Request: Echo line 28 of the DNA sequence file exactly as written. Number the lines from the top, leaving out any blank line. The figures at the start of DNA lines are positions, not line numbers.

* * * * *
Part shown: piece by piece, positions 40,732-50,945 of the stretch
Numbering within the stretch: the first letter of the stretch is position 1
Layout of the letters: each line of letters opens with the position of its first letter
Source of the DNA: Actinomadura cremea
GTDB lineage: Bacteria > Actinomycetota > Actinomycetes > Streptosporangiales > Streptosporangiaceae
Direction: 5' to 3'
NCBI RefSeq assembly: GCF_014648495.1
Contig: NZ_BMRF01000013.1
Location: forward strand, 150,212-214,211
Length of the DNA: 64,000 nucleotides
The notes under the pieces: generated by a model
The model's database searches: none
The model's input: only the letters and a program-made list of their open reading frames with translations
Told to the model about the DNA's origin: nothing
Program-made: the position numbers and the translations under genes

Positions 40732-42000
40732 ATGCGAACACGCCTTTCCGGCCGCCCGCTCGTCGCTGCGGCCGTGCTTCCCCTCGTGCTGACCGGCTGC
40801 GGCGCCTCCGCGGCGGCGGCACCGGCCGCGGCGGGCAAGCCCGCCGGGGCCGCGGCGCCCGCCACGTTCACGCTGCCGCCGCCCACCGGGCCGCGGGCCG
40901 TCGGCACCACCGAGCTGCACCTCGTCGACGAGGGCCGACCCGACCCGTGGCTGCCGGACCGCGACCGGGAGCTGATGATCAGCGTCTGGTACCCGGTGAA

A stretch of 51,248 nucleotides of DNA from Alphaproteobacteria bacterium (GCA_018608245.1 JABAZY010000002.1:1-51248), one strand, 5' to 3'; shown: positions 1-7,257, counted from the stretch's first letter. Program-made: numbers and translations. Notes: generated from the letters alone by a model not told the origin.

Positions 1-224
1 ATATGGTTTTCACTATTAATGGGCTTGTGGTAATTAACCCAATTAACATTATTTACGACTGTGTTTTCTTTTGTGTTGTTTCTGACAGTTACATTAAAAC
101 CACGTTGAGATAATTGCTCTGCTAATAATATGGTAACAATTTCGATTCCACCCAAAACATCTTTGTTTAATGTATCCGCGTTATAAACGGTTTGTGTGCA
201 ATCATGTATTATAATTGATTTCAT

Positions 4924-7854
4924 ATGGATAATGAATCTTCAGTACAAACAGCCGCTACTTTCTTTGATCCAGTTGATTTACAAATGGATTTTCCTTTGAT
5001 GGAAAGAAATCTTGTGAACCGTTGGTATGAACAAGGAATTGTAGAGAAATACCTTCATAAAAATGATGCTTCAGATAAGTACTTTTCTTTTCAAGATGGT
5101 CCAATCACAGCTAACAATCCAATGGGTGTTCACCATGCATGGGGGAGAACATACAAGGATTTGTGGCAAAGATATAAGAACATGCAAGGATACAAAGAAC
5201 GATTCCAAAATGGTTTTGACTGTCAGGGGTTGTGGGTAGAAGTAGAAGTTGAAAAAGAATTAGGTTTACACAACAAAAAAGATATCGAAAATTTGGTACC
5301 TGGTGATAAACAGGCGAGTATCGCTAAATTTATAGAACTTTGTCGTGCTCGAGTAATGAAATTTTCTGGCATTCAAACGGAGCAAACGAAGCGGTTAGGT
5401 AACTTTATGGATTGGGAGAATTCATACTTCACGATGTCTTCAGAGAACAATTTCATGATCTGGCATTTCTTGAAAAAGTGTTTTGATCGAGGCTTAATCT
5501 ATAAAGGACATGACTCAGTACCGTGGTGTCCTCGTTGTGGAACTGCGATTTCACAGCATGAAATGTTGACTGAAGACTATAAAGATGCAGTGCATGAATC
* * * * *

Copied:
5101 CCAATCACAGCTAACAATCCAATGGGTGTTCACCATGCATGGGGGAGAACATACAAGGATTTGTGGCAAAGATATAAGAACATGCAAGGATACAAAGAAC